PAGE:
If this sounds like the kind of book you’ve been waiting for, then you can purchase a copy from either Amazon.com or from my createspace store. If you would like a review copy, send me your name, address, a brief bio, and your blog address to contact@jeremyrios.com and I’ll see if I can mail you a copy for review as soon as I’m able.

Every Blessing,

Jeremy Rios
St Andrews

When Winning is Losing

In one scene of the 1985 classic Real Genius Lazlo Hollyfeld, reclusive genius, encounters Chris Knight in the dormitory and asks him about his final exam. He says, “Well, how’d you do?” Knight, energetic, answers, “How’d I do? I passed! But I failed! Yeah!” And Hollyfeld responds, “Well, then I’m happy and sad for you.”

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It was difficult not to remember these words following the astonishing results of the US election this past week. Certainly (and regardless of outcome) it was going to be a pass that was a fail, a failure that somehow passed. My own summary comment, which I offered on Facebook, was this: “There are victories that are losses, and losses that are victories. The cross is the latter. Very often, politics are the former.” This is a truism that any married person will be able to confirm from experience. There are occasions when winning an argument might well mean losing part of the relationship. Winning, in other words, isn’t everything. Tuesday’s win may well be a real loss for Christians in America.

Underlying this is a conviction, perhaps strange to hear, that a Clinton presidency would have been fundamentally better for our public Christian witness. Why should this be? Because while such a presidency would likely have been grievous to our Christian comfort—creating the potential for loss of liberty and opposition to our cherished beliefs at the highest office of the American nation—in the light of such an opposing power structure our Christian convictions would require clear, solid, and enunciated articulation. The discomfort would force us to stand clearly for our beliefs and to strive to re-articulate them to a culture which views us largely as an antiquated mystery.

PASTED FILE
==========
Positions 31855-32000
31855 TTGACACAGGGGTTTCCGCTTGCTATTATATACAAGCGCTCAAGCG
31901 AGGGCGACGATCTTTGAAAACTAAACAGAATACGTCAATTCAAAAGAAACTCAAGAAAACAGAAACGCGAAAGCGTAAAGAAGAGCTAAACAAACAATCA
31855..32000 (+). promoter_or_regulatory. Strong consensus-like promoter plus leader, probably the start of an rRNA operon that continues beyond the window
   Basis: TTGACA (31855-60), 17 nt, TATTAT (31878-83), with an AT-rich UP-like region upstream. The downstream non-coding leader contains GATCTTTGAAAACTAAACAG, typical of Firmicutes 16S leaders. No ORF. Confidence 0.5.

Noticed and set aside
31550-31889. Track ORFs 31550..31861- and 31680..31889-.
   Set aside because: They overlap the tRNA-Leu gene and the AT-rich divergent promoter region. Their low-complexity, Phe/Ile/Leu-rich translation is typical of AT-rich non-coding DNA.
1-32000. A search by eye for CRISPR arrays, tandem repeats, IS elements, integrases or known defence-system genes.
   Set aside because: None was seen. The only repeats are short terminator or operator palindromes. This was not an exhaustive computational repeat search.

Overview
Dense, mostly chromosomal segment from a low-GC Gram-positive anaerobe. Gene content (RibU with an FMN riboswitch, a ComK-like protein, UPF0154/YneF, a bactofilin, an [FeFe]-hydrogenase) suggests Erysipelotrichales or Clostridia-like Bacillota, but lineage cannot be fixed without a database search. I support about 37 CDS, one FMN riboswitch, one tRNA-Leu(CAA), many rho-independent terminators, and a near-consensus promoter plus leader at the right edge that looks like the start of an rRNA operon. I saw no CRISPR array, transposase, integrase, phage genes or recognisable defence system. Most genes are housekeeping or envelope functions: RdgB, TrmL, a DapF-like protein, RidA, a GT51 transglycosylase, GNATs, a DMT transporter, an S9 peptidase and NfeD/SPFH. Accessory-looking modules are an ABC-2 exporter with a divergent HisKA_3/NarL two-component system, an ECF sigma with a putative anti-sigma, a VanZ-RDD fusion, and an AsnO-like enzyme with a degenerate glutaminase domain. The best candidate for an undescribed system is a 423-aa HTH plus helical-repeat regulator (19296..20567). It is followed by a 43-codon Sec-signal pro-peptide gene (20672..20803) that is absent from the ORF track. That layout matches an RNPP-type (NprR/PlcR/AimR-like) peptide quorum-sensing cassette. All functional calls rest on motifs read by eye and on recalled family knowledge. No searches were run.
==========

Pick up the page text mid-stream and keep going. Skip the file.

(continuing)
This upcoming Trump presidency will likely be more comfortable for Christians, but it will also be summarily more damaging. It is foundationally difficult to maintain a countercultural stance when you represent the dominant power structure. In the cloud of our political comfort our true convictions are likely to be sullied and masked by controversy, distortion, and association. The many people we are called by Christ to reach on the left are in this moment becoming unreachable because of our new ascendance to power and association with Trump. This situation also makes it difficult for us to reach those American Christians on the right who confuse nationalism with faith. It is hard to envision a scenario where this victory is not a defeat for Christian witness in America.

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A further reason why this is so damaging is because we have not sufficiently reflected on the relationship between power and witness. The apostles, of course, married their witness to power—spiritual power. Signs and wonders accompanied their proclamation of the gospel both as a testimony to the living power of God and as tokens of the validity of their message. Those signs proved that their witness was sanctioned by supernatural power structures—i.e., that the Kingdom of God had arrived and Jesus was its Risen King. But we should observe that, while the signs are present for all to see, individuals who witness them remain free to choose their response. This is a hallmark of the divine use of power: God does not force people. Forcing people violates freedom, and violating freedom both invalidates faith and nullifies relationship. God wants us to make a choice to follow Him. Apparently, He wants friends and not slaves.